Given the majority of the world’s population is right handed (10.6% are left handed), if most people strategize for the LBW rule as well as a more controlled batting efficiency by learning to play cricket with a reverse stance, you can quickly see how right it is to be left in this sport.
A 2016 study (Hand and Eye Dominance in Sport: Are Cricket Batters Taught to Bat Back-to-Front? published in Sports Medicine) suggests “adopting a reversed stance appears to offer a very significant advantage in becoming a professional batsman.” The study by Mann, D.L., Runswick, O.R. & Allen, P.M. also found “professional batsmen were seven times more likely to adopt a reversed stance than the inexperienced batsmen.”
When Should Players Reverse Their Stance
Mr. Beghin also coaches young athletes at his cricket academy in Auckland. He says, “With young players, a lot of it is just about feel. We do encourage kids in a game like cricket to just pick up a bat and swing what feels natural. We don't necessarily prescribe a certain way. At our academies we probably start to work with young players three or four years into their cricket development. As a six- or seven-year-old playing a sport like this, we're not going to get too technical. They're just developing basic coordination and enjoyment and some basic movement patterns. Only later do we start getting into the real technical side of things.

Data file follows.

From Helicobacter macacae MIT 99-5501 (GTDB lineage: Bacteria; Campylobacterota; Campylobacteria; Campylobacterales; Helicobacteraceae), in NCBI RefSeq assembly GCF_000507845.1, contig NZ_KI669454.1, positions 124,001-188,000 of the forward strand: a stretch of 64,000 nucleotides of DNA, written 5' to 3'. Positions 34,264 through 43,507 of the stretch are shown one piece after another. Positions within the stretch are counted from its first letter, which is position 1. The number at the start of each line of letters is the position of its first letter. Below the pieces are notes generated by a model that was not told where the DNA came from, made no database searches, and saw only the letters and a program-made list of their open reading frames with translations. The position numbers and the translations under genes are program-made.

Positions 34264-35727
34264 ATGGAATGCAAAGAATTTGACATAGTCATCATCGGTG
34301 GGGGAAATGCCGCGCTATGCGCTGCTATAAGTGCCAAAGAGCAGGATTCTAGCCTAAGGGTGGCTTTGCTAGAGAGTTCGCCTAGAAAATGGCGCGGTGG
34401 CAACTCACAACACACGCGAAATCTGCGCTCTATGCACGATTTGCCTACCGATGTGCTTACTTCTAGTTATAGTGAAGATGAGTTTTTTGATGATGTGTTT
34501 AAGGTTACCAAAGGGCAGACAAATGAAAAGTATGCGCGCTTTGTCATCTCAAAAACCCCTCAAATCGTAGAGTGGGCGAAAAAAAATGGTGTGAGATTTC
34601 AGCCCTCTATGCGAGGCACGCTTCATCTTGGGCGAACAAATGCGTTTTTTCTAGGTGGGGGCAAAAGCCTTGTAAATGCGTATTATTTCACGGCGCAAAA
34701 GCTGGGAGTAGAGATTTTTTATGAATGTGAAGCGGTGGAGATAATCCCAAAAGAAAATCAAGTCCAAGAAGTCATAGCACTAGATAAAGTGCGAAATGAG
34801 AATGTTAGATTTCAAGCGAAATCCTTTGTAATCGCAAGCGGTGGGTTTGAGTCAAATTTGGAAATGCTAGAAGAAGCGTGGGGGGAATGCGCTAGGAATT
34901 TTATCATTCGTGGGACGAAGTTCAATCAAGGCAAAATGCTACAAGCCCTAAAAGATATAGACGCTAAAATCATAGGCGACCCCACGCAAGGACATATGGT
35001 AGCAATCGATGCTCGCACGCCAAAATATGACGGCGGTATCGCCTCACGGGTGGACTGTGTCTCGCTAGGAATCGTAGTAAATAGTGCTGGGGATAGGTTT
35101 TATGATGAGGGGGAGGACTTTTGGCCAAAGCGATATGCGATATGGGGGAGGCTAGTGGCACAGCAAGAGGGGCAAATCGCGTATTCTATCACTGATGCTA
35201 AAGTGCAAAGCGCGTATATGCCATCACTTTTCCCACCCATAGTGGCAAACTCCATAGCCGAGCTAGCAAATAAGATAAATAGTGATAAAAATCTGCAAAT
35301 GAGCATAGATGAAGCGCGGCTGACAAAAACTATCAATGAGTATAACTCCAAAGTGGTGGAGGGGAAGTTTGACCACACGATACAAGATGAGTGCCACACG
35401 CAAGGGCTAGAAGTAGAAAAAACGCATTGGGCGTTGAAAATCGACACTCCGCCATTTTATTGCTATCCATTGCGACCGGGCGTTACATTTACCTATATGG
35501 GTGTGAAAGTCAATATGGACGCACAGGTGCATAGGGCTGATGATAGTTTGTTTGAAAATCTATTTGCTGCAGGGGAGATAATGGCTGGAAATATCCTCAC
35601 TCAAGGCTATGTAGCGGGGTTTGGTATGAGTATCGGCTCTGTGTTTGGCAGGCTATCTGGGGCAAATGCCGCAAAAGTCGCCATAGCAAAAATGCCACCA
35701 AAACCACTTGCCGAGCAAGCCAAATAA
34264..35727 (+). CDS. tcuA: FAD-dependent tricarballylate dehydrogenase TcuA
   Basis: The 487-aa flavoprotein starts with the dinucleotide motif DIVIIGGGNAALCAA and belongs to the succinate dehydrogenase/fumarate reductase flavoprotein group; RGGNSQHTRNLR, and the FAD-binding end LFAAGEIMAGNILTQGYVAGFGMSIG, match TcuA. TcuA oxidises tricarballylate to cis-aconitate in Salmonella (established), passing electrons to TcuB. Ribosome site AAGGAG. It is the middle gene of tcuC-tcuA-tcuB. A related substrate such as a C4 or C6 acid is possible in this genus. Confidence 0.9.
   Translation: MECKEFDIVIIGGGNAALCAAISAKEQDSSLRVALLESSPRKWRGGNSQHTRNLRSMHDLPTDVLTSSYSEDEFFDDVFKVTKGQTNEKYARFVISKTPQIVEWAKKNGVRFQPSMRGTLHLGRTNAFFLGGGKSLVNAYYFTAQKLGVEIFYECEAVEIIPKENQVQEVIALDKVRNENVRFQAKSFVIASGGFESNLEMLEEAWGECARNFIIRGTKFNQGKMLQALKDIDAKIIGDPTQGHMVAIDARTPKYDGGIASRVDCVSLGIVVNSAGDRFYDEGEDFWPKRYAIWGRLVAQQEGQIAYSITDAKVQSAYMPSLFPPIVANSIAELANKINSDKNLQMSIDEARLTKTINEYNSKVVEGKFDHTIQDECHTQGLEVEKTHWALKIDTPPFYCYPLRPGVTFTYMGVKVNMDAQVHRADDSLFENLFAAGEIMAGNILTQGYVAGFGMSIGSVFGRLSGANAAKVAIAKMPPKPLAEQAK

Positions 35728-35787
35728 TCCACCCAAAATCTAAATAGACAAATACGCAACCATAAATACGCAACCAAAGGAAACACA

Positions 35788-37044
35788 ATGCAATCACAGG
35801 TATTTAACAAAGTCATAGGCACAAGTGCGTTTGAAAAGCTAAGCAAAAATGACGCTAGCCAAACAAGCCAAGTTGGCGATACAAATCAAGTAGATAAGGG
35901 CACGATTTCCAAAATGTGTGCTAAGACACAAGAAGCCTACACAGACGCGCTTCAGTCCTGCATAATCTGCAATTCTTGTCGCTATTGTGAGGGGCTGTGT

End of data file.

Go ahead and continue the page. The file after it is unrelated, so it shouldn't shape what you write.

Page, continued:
“Power is a combination of factors. A cricket bat has a sweet spot that you want to hit. So, the control factor never goes away. You must hit the ball in the middle of the bat to get the most efficient strike out of it.
“Their dominant hand is probably stronger, and we see them throw the bat around like an axe without the sort of technique or control. They are far less consistent. So, we have to manage that and teach them control over power at some point.”
Left handers have had to adjust to a right-handed world for many everyday tasks. So, makes sense to assume it may be easier for them to learn a reverse stance in cricket. “I think if I sort of had to put my money where my mouth is I would say it is potentially easier for a left-hand dominant person to learn how to play the game right handed,” says Mr. Beghin. “I say this because right-hand golf clubs, and right-hand (field) hockey sticks are out there a little bit more so they will come into contact with that sort of swing pattern and technique more often making it easier to repeat outside of the cricket season. I'm not sure it's the same the other way, however anyone who spends enough time practicing and becomes proficient in that movement will be fine.”
While Mr. Beghin points out his statements about being a left-handed batter in cricket are simply his opinion based on his years of experience, he does have studies and other facts to back up this theory. He adds left-handed batters are overrepresented in cricket, “Most teams these days will have left-handed batsmen, particularly at the top of the order. History also shows us there's been a huge number of highly successful professional left-handed batsmen.”
Brooks et al. (2004) found teams with approximately 50% of their batsmen being left handed performed better at the 2003 Cricket World Cup.
So, it’s safe to say that cricket is yet another sport where if you want to achieve success, playing left handed can be the correct way to go.
If you're not familiar with cricket, here’s a video from JomBoy Media that is targeted for a North American audience that might be more familiar with baseball: